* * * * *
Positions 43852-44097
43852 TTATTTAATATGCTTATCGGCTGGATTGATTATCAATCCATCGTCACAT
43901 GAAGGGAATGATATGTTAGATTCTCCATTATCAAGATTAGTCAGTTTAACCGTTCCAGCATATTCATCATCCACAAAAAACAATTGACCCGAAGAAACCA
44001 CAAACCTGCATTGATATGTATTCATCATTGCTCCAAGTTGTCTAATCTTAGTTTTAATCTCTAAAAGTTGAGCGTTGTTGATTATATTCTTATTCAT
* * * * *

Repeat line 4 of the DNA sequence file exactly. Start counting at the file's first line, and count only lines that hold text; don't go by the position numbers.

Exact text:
44001 CAAACCTGCATTGATATGTATTCATCATTGCTCCAAGTTGTCTAATCTTAGTTTTAATCTCTAAAAGTTGAGCGTTGTTGATTATATTCTTATTCAT